abandoned relatives, orphaned by the deaths of their descendants, or tossed aside by the indifference of younger generations.
Looking down at the Hanrahans, however, she found the woman was no less compelling or mysterious for having been branded
The young man reached out and took hold of the other side of the picture frame. Dena didn't let go; they held it between them
like a proxy handshake.
"I ain't sure how this got out here. I hadn't planned on selling it," he said.
"Oh, no! And it's just exactly what I was looking for. You see it's got a price on it." She put a little wheedle into her voice and
smiled at him.
"The Rachel Circle ladies from the church are helping out with the sale. They musta put it out on accident," he explained, smiling
back at her. Dena suspected what he was getting at.
"You won't consider selling it? I'd give you a fair price. I think they may have under priced it."
"I reckon you just want the frame. That's all that's worth anything. You'd just throw the picture out." He spoke like a true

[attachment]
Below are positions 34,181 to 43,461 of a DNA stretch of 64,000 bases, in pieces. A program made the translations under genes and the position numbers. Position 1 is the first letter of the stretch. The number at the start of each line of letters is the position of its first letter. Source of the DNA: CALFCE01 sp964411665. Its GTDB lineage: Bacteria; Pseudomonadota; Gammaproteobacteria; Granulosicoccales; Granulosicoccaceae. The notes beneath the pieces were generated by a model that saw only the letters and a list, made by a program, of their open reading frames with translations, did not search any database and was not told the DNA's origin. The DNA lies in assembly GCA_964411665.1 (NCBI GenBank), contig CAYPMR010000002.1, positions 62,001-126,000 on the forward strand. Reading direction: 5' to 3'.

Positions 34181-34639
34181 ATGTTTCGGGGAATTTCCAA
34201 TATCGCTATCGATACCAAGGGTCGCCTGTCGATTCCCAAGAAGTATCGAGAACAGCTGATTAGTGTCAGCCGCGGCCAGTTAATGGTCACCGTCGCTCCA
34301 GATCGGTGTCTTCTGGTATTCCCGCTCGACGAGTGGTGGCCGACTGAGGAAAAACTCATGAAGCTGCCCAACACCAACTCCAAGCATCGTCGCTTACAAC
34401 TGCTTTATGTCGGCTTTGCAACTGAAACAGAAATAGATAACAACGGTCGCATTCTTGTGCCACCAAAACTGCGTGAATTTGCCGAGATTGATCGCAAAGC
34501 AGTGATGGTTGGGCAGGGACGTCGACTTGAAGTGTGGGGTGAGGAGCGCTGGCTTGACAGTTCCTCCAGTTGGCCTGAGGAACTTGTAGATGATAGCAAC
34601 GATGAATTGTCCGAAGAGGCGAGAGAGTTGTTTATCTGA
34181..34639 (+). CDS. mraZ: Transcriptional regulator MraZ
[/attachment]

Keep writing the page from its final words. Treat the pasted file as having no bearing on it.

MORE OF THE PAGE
Florida Cracker, saying "pitcher" for picture and dropping the "r" in throw.
"Not at all, no, no. It's the picture I want most of all," Dena said, hoping he'd let it go if he knew that. "I want to use it to
decorate my dining room. I have a bed and breakfast in Tampa."
"Beg pardon, ma'am?"
"A bed and breakfast. You know, like a hotel. It's just such a wonderful picture."
"I'm real sorry, ma'am," he said. Dena let the photo go then, and he tucked it under his arm. He went down the hall and stepped
up over a piece of string that had been tied across the foot of the stairs. Finding Dena still watching him, he smiled at her and
went up the stairs.
Dena turned back to the pile of deteriorating photos, but her heart wasn't in it. She wanted more time to suss out the emotion in